Sarasota's Herald-Tribune highlights why it's imperative to get election results right on Election Night...
Democrat Christine Jennings was pinning her hopes of winning the 13th District congressional seat on the Democratic majority in Congress.
But a month after essentially abandoning her legal challenge in a Florida court, Jennings is finding her gamble to rely on Congress could take far longer than her supporters had hoped.
The U.S. Government Accountability Office is set to tell Congress on Thursday that it needs until September just to determine what other audits, investigations, and court proceedings have already turned up. Then, the GAO would go before Congress again to determine how much additional time, if any, it needs to produce a formal report for Congress with its own research, said Nancy Kingsbury, a spokeswoman for the GAO.
That would hardly conclude the investigation. The report would need to be vetted by a task force and then voted on by a full committee in Congress before it could then go before the full U.S. House, which has final say over the dispute.
That would all have to happen in the eight weeks between Labor Day and the targeted adjournment on Oct. 27 for the rest of the year.
The Congressional challenge is due to problems with touch-screen DRE voting systems in the district which resulted in 18,000 lost votes, in a race certified as having been "won" by the Republican Vern Buchanan over the Democrat Christine Jennings by a 369 vote margin. Even the machine vendor (ES&S)'s own expert in court admitted that Jennings would have most likely won were it not for problems with their touch-screen DRE voting machines during the race.
A recent study of DRE voting systems found that two-thirds of voters didn't bother to check their review screens at the end of the voting process on such systems, and that even if they check them, they do not notice votes that have been flipped by the system. The study concludes that paper trail records, printed out after the review screen on DREs, would similarly not be noticed or checked for accuracy. Those findings confirm earlier results from an MIT/Caltech study which looked at similar issues.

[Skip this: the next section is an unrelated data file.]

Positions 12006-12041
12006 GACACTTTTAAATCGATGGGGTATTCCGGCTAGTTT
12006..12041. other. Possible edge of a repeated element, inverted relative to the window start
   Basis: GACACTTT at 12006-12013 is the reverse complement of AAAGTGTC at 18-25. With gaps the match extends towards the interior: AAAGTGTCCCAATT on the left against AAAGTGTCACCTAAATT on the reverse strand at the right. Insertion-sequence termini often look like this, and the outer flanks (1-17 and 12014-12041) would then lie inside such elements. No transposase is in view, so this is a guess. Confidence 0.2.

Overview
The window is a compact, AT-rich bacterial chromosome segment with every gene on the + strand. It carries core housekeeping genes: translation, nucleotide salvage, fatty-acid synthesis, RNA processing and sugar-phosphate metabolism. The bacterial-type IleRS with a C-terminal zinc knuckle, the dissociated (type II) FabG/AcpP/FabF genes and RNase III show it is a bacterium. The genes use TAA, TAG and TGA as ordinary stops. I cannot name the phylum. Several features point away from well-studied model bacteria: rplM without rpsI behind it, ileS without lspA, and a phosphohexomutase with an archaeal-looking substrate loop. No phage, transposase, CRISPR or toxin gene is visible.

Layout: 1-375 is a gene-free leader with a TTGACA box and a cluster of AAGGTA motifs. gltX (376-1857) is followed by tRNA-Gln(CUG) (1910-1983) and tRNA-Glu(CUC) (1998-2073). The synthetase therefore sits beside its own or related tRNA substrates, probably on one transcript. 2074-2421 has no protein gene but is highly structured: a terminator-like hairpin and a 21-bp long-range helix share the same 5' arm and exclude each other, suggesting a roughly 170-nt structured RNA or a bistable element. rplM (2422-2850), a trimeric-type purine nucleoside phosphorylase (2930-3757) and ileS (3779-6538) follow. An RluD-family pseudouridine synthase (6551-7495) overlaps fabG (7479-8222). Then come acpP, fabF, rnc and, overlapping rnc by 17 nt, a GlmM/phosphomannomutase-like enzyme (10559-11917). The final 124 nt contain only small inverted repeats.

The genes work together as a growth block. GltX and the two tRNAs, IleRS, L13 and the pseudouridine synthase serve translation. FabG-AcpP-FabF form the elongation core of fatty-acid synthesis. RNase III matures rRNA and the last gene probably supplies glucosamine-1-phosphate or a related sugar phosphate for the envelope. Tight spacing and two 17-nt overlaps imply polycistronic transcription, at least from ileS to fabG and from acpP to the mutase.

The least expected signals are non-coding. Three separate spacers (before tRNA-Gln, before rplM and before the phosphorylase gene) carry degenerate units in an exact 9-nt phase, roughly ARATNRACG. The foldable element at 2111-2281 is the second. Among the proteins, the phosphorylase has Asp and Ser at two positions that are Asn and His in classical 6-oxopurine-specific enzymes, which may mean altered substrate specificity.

The embarrassments caused by the District 13 race in Florida helped lead the Republican-controlled House and Senate in Florida to finally legislate a ban on DRE touch-screen voting machines altogether.
Supporters of Rush Holt's HR811 Election Reform bill in the U.S. House, however, have said that it's impossible to get a similar ban in the Democratically-controlled House and Senate, so they've refused to add such a ban to their sweeping bill. Those who have made the claim that a DRE ban could never win passage in the Democratically-controlled House and Senate have yet to offer any evidence for that claim, or even offer a single name of a supporter of the bill who would vote against it if it included such a ban.
The bill currently has 216 co-sponsors, although ComputerWorld today confirmed our report from earlier this week that Presidential Candidate Dennis Kucinich (D-OH) plans to withdraw his co-sponsorship of the bill.
The FL-13 election, meanwhile, was held back in November of 2006. The earliest timetable detailed in the Herald-Trib article, quoted above, would result in a decision on the matter by October of 2007. The Republican Vern Buchanan, who most likely lost the race by nearly everyone's (but his and Sean Hannity's) estimation, continues to vote with the GOP caucus in the House while the Democratic candidate, whom Sarasota voters had tried to send to the U.S. House, bides her time in Florida.